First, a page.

We seem to have really bad luck in purchasing eye glasses.
After the last place, which I am sure I posted about, kept making mistakes in my DH's glasses that resulted in it taking over 6 weeks from when he ordered the glasses to getting the glasses; plus a number of other things they did, we switched and used the optical shop that is associated with the group that our medical doctor's are part of. The visit went okay, but wasn't great and I wasn't sure how I felt but figured we'd give them another chance. But their billing pretty much destroyed that.
1) I told them to not bill my insurance for my contacts exam so that the insurance would cover the new eyeglasses I needed - and they messed that up and by the time I found out, it was too late to do anything, so I had to pay out-of-pocket for my glasses and my contacts.
2) They billed all of our eye exams under our medical insurance and not our optical insurance, which meant I got billed for things that should have been covered in full. I was able to get that resolved, but it involved multiple calls.
3) The final straw was yesterday though. When I found out I owed them for my glasses, listed in point #1, I was frustrated, but paid the bill immediately (this was the beginning of July) using my on-line bill pay through my bank. Yesterday, I received in the mail a second bill threatening me with collections. I called them immediately and the optical department sent me to billing - who informed me that I had been sent to the wrong department since optical handles their own billing; then when I spoke to the woman again in the optical department, I told her multiple times that I paid via the on-line bill pay through my bank, so the money had been sent to them electronically (and my bank had already sent me, at my request, the documentation to show they'd submitted the payment). She told me she'd call me back. To be fair, she did call me back but to ask me for my check number...um, I'd already told you it was done via my bank, and once again gave her the same information I'd already given her. So, she tells me she'll call me back. They found my payment, but they'd posted it to a totally different account!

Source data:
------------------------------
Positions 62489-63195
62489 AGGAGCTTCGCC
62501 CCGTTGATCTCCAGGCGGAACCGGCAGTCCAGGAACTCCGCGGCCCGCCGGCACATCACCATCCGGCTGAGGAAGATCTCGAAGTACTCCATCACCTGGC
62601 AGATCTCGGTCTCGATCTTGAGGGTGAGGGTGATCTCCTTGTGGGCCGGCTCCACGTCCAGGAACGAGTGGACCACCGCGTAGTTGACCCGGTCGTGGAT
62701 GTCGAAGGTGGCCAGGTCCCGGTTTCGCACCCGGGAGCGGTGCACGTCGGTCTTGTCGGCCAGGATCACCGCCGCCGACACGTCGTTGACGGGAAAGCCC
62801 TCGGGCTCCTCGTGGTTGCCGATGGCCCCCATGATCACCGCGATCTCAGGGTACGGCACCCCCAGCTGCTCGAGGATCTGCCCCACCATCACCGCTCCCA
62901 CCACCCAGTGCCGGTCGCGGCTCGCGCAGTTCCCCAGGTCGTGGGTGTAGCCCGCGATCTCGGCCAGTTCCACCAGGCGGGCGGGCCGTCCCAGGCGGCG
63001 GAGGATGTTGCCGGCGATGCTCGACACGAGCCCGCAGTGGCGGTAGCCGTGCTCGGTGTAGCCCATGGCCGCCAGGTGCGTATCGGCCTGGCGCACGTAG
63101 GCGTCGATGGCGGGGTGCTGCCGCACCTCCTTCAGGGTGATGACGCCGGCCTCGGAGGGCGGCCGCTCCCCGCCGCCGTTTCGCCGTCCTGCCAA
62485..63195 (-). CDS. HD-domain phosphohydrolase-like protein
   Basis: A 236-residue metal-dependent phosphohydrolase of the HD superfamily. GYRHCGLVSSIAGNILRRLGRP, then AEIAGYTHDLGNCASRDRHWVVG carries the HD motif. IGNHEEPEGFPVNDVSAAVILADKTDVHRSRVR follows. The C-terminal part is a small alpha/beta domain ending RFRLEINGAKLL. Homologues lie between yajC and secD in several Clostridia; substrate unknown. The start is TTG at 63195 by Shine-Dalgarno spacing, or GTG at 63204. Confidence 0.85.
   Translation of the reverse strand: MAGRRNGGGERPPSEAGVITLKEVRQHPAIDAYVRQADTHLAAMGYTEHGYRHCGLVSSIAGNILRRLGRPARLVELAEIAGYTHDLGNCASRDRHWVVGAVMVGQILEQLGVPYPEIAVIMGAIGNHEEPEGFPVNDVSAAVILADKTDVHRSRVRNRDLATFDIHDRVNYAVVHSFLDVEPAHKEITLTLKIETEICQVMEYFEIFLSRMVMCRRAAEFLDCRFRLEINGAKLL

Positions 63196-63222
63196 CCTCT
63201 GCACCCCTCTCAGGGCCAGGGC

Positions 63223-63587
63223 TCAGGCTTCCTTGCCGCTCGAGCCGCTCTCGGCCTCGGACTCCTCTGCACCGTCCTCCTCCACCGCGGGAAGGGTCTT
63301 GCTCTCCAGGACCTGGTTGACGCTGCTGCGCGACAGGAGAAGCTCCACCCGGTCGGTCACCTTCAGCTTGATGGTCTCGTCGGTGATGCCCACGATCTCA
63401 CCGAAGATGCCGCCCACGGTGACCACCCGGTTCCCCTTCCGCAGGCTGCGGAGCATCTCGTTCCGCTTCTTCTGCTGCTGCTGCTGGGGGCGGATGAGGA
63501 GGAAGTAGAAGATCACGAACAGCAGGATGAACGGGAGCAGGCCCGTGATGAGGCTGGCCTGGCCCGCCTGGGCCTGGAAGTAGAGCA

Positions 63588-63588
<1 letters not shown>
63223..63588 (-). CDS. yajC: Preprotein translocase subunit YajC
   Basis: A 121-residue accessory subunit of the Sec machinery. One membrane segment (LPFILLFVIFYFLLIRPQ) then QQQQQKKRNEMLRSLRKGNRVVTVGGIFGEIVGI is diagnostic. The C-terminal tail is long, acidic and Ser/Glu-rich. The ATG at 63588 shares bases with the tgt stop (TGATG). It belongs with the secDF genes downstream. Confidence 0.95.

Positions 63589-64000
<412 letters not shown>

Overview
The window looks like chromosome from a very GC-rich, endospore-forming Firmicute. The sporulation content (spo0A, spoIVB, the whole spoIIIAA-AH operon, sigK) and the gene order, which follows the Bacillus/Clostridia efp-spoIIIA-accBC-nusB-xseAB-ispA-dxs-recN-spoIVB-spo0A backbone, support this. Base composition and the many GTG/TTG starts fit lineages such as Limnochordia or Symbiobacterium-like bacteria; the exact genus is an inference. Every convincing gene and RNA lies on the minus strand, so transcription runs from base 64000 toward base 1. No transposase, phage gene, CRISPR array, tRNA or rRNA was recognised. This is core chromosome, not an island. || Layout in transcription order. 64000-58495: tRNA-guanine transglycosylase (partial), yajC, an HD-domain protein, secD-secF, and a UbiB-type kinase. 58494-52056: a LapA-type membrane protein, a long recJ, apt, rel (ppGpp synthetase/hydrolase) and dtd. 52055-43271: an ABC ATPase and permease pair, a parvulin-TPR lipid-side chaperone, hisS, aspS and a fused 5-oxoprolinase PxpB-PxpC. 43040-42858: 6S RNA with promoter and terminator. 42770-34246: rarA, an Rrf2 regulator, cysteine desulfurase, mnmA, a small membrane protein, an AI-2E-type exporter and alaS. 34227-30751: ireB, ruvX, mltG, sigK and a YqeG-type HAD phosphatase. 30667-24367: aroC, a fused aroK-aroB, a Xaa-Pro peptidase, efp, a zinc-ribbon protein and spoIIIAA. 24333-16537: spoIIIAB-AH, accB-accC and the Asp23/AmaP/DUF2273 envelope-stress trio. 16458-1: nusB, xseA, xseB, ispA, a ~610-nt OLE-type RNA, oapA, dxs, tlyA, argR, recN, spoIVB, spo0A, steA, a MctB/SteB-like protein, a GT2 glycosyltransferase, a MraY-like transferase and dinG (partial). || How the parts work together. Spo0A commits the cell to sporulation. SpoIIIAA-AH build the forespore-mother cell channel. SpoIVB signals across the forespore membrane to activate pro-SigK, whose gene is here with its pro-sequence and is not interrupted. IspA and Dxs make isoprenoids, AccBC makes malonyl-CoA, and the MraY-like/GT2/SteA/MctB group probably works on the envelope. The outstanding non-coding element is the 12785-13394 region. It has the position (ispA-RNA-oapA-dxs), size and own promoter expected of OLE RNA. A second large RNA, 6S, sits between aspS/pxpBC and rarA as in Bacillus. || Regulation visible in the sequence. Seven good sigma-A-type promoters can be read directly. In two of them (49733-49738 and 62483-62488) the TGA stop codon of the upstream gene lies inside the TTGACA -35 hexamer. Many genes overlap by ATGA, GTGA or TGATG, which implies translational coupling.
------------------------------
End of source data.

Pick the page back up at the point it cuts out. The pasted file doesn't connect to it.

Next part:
And with that, 3 strikes, your out. If I'd felt the exams had been really good, I might have put up with the billing issues (which is why I stay with my dentist), but it was just iffy and I'm not fighting over getting the billing done correctly for iffy optical care.
So, now I have asked around, checked our insurance and we are going to try Optical place #3 for our next exams.
I've been going to the same optical place, which I will call High-Pressure Optical, since I got my first glasses in sixth grade. (They're strictly local, so there's no point in naming them.) I haven't been too impressed with the last few visits, since they've gone high-end/designer in their frame selection, they don't tell you that you can opt out of certain tests (one of which has not yet been demonstrated to be of any value, as far as my research shows), and they're very pushy about you ordering your lenses and frames from them right here right now. They're also always booked way in advance.
So, last fall my husband and I had to get our eyes checked and new glasses in a very short time frame - we had three weeks before we were leaving the country. There's an optician's place about ten blocks from my house (High-Pressure Optical is the next suburb over), so I checked to see if they had openings in good time. They did? Yay!